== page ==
Art lessons for New Labour

William Morris could teach the Opposition a thing or two about the need to combine politics with culture

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One of the strangest shafts of light on New Labour can be found not at Westminster but in the Victoria and Albert museum. Its exhibition on William Morris, the poet, socialist, designer and businessman is a well-timed reminder that politics is about more than public administration, and that politicians who fail to wonder ''how should we live?'' miss the most basic political question of all.

These days, Morris is remembered for his wallpaper, not his revolutionary politics. His designs are marketed as a cosy, chinzy, nostalgia-soaked ''product'' - tea-towel work which slots in somewhere between Liberty and the average National Trust shop. But in his time he was a symbol of another sort of liberty.

A socialist with anarchist leanings (he claimed not to understand Marx's theory of value and dismissed most political economy as ''dreary rubbish''), Morris was also a symbolist, surrealist, pro-feminist and early environmentalist.

His work is used to reassure us, although it ought to unsettle us. To suggest that Morris has a message for Labour would once have been a banal thought: copies of his News From Nowhere and John Ball's Dream were among the key texts for generations of British socialists. Today, however, it doesn't seem obvious; it seems bizarre, frankly. Morris's mixture of revolutionary optimism and medievalism comes from a different Britain, a country where the most advanced thinkers dreamed of creating a classless Jerusalem. In 1996 - exactly a century after Morris's death - after Lenin, Stalin, Mao, the collapse of totalitarian communist states and the apparent triumph of the global market, in the age of opinion-poll-driven and unideological parties, how can the cloudy visions of a revolutionary designer and wealthy manufacturer matter at all?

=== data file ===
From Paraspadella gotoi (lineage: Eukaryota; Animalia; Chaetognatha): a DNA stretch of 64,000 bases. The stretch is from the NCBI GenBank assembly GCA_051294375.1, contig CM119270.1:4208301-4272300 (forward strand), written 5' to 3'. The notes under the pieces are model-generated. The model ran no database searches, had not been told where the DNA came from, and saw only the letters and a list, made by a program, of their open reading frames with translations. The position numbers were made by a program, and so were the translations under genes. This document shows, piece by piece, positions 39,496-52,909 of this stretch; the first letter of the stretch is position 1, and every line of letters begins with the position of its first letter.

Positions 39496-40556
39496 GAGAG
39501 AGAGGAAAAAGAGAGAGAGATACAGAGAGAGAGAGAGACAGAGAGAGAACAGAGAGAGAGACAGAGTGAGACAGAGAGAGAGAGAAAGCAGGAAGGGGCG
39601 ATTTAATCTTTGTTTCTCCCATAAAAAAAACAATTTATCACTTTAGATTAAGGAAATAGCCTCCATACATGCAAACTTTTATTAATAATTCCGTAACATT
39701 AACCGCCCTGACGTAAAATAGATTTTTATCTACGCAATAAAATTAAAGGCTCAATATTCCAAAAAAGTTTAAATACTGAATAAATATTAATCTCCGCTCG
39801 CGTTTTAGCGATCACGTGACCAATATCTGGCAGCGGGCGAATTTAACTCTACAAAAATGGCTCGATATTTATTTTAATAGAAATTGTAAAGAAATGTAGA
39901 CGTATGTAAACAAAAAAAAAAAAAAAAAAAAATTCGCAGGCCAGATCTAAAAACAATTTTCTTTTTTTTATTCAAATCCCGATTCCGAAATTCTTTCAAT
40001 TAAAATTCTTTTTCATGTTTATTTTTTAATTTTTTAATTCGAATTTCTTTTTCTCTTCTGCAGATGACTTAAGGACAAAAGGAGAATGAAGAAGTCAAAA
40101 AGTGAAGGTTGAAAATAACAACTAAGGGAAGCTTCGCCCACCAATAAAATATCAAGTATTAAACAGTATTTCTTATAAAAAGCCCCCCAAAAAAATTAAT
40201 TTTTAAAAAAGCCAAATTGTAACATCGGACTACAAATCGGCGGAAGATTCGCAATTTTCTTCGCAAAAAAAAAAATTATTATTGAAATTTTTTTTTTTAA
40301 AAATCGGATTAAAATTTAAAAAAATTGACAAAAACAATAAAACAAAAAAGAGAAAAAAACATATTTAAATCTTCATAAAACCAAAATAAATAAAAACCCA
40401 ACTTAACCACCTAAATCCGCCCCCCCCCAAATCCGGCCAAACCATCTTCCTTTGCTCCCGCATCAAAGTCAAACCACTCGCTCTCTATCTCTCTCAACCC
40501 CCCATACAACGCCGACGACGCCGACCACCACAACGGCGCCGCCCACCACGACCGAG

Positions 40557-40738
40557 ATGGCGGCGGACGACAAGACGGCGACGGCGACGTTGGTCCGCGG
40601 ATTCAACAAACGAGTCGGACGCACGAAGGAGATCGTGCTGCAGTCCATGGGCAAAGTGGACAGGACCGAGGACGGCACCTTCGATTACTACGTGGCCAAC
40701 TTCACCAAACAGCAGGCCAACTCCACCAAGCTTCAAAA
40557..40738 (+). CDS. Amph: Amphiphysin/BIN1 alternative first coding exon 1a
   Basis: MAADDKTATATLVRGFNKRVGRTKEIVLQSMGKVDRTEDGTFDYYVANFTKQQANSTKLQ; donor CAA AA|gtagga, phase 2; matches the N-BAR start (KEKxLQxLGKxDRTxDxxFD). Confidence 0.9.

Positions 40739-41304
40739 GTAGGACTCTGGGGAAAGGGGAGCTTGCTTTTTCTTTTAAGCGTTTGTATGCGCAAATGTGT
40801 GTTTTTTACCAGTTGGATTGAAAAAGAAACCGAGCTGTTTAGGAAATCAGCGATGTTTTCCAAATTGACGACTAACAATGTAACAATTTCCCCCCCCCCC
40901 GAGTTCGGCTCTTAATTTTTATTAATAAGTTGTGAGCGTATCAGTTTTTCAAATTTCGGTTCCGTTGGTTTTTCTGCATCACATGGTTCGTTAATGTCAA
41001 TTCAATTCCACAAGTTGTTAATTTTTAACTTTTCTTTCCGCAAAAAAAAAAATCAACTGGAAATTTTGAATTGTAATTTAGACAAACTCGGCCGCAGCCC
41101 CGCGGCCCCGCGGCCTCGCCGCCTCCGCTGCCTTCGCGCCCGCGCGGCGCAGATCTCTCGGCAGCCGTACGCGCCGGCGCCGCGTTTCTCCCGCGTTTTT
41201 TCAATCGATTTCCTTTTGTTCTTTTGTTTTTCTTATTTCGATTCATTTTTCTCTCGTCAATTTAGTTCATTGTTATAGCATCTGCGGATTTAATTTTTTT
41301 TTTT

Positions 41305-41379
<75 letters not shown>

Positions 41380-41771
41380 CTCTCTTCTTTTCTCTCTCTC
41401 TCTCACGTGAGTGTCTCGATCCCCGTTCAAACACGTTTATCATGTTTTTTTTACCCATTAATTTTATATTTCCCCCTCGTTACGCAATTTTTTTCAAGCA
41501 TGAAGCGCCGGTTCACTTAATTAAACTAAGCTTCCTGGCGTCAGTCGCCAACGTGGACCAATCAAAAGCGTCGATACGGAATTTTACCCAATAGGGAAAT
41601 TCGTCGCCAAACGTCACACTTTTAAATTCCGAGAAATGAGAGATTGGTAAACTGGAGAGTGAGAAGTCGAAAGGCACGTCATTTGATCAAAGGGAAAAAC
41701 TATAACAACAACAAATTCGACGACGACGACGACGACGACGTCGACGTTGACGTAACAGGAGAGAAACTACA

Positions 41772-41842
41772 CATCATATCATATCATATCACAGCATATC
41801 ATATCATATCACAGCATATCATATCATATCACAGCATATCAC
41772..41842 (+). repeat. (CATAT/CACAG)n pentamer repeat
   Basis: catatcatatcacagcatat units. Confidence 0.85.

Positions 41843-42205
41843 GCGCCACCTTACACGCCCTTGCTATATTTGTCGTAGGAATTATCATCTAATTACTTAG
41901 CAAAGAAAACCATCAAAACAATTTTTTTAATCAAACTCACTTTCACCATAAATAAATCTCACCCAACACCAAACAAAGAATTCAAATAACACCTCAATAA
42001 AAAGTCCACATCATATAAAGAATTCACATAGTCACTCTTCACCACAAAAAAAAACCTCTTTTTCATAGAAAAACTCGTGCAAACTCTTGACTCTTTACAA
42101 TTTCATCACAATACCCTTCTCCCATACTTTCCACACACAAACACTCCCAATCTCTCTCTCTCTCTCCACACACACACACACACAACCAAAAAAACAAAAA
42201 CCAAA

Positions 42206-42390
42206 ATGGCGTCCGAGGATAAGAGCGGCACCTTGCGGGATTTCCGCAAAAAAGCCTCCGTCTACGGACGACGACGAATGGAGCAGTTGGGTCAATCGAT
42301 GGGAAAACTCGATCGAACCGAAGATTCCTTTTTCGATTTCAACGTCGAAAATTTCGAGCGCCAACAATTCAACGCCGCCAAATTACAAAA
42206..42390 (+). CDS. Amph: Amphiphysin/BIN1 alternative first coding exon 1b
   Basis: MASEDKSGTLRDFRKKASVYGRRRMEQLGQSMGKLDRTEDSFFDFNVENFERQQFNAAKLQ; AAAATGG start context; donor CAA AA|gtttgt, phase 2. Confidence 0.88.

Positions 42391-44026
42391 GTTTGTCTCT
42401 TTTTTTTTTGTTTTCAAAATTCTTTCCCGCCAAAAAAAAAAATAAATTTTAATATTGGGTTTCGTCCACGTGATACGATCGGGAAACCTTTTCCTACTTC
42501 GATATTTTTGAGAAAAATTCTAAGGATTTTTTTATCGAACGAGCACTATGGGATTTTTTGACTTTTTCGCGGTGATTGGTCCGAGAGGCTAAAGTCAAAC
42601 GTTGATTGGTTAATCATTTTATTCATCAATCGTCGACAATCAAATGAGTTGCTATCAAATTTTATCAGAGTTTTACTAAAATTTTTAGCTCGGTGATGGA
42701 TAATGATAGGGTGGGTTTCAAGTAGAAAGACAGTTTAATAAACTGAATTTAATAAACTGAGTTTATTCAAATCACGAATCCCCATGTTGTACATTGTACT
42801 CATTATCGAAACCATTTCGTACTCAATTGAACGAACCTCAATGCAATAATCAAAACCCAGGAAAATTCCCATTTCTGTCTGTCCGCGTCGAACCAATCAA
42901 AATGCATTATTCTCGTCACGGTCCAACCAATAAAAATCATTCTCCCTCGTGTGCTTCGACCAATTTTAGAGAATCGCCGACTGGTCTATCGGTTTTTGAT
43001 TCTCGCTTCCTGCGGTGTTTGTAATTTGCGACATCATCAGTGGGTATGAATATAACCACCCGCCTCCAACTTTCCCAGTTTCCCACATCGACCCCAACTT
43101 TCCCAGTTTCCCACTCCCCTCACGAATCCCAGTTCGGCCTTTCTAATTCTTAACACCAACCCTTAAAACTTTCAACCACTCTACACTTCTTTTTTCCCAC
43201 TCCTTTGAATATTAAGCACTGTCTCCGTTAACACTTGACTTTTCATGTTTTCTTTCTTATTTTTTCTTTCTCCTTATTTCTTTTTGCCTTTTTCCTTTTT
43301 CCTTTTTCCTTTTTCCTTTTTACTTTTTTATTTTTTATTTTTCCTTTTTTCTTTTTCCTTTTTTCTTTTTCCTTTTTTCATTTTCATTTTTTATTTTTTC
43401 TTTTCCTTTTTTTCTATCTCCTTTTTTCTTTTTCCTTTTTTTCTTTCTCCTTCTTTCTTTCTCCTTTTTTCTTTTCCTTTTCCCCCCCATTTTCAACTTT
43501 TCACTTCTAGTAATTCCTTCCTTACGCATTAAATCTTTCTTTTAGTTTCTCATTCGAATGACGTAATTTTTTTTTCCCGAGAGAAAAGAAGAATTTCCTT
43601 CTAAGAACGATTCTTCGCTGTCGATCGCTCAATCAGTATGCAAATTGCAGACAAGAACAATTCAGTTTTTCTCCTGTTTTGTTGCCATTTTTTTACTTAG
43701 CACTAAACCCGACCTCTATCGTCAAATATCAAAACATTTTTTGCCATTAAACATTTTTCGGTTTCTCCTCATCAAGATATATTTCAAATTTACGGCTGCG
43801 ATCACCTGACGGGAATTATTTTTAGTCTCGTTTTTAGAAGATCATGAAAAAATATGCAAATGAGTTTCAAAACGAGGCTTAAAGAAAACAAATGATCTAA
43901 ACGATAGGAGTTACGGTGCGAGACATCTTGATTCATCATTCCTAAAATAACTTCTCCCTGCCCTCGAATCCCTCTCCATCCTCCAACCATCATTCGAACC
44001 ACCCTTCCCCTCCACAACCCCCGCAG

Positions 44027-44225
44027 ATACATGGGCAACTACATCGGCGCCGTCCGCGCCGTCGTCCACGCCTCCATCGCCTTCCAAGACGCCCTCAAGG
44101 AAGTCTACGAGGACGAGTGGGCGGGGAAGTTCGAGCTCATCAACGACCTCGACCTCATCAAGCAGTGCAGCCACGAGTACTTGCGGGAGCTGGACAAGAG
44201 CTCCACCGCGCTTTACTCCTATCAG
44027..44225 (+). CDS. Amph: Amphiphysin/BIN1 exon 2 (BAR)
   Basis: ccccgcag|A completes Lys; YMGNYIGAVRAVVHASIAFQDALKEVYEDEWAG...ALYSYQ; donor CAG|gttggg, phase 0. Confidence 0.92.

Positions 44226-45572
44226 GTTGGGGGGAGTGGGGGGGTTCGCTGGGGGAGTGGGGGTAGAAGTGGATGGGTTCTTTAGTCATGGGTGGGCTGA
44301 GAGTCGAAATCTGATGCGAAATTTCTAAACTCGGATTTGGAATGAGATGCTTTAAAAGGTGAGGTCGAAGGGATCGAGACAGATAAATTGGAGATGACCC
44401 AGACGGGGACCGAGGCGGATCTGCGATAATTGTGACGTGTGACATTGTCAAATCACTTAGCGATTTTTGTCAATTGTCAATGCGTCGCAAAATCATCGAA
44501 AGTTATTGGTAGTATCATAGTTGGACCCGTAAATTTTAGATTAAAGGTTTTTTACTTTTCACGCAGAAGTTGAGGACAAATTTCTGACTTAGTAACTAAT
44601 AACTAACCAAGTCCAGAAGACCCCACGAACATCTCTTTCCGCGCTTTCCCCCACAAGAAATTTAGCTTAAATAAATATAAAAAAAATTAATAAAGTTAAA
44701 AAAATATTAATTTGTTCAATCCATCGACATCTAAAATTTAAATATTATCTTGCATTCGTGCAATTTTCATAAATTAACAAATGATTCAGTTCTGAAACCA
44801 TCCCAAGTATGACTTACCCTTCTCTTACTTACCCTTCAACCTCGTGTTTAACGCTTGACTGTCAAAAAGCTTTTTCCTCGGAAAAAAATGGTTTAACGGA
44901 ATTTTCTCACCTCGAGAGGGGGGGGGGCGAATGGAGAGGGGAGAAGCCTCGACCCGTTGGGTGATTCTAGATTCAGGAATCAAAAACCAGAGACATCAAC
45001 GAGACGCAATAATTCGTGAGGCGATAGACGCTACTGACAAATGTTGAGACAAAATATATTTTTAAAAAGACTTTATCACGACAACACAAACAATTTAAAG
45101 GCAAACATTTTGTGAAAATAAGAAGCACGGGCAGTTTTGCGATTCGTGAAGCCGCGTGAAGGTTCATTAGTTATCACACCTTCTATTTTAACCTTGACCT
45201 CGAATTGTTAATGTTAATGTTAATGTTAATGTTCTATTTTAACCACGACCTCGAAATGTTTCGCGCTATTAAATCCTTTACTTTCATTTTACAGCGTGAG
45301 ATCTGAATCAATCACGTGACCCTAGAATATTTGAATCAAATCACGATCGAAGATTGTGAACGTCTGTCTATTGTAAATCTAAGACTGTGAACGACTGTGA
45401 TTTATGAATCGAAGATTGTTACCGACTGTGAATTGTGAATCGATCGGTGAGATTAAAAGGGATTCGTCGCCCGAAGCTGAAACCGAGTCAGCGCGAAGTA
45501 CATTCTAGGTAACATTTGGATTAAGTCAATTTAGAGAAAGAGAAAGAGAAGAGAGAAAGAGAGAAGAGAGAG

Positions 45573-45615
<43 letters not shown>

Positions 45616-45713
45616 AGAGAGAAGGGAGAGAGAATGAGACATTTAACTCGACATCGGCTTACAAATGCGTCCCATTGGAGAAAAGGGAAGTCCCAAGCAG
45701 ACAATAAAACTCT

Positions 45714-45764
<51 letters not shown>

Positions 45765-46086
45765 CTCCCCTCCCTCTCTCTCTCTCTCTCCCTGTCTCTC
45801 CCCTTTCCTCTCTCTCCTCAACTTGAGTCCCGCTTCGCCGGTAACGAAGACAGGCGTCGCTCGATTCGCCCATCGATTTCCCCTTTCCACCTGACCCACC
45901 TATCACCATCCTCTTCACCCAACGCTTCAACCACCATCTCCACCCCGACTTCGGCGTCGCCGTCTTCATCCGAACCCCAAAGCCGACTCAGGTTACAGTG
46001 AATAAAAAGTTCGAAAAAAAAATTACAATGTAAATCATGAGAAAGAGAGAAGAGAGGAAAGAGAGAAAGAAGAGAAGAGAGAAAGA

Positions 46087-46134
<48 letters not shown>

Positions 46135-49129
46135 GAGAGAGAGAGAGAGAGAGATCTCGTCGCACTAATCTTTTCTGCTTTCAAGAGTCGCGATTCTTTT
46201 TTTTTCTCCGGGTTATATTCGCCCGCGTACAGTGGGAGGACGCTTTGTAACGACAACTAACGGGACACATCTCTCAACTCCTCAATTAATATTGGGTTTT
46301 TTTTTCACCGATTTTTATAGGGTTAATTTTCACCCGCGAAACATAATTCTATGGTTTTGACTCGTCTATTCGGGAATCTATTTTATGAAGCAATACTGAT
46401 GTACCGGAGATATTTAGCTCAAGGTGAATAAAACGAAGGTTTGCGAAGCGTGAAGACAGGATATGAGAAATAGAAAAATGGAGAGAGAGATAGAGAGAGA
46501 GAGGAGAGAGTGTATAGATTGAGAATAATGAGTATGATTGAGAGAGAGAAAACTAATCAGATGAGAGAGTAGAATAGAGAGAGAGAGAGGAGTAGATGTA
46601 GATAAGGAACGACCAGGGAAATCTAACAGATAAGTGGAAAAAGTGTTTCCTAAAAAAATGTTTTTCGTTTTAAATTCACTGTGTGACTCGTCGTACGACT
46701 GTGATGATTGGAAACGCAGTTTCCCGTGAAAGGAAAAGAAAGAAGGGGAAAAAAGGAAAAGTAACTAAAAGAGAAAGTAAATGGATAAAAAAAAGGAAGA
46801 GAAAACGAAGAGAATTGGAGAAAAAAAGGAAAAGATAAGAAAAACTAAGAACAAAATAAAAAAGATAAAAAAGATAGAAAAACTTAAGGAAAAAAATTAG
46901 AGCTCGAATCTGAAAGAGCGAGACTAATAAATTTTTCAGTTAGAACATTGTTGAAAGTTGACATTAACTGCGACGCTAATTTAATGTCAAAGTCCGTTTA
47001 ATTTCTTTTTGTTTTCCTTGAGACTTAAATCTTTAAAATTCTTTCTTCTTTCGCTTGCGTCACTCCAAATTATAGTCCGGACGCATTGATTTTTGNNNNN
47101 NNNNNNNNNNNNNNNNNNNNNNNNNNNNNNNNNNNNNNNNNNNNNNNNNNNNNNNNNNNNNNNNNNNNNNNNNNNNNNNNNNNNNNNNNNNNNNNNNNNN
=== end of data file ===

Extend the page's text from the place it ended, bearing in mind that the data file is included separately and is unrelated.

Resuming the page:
Certainly, we have become stonily hard-headed about politics, treating it as a subject defined by income-tax rates and institutional reform. The idea that justice, never mind art, has much to do with public life seems more or less dead. Dreams and dreamers have been discredited by what what happened to Marxism. Artists, like poets and philosophers - Shelley's ''unacknowledged legislators'' - have been pushed to the sidelines of society. They are entertainment.

That is certainly the perception of artists and writers, planners and architects, who feel that Labour, like the other parties, finds them an embarrassment. New Labour has little to say about the arts, and says nothing that is startling or primary. Whereas for Morris and his colleagues, in the early socialist movement, social justice and a grand artistic vision were intertwined. Now they are seen as entirely separate matters.

But this is mad. And Morris shows us why. In the crowded and polluted, struggling cities of a century ago, what the majority of people needed and wanted was not simply higher wages or lower taxes, but good working conditions, clean air, access to open spaces, a certain amount of leisure, useful work and education. They needed the social goods - what we might call a benign environment.

And so do we now. I wouldn't recommend Morris's interminable poetry myself, nor his wide-eyed revolutionary politics. But what I found refreshing, wandering around the V&A exhibition was what Fiona MacCarthy, his excellent biographer, calls his largeness of vision.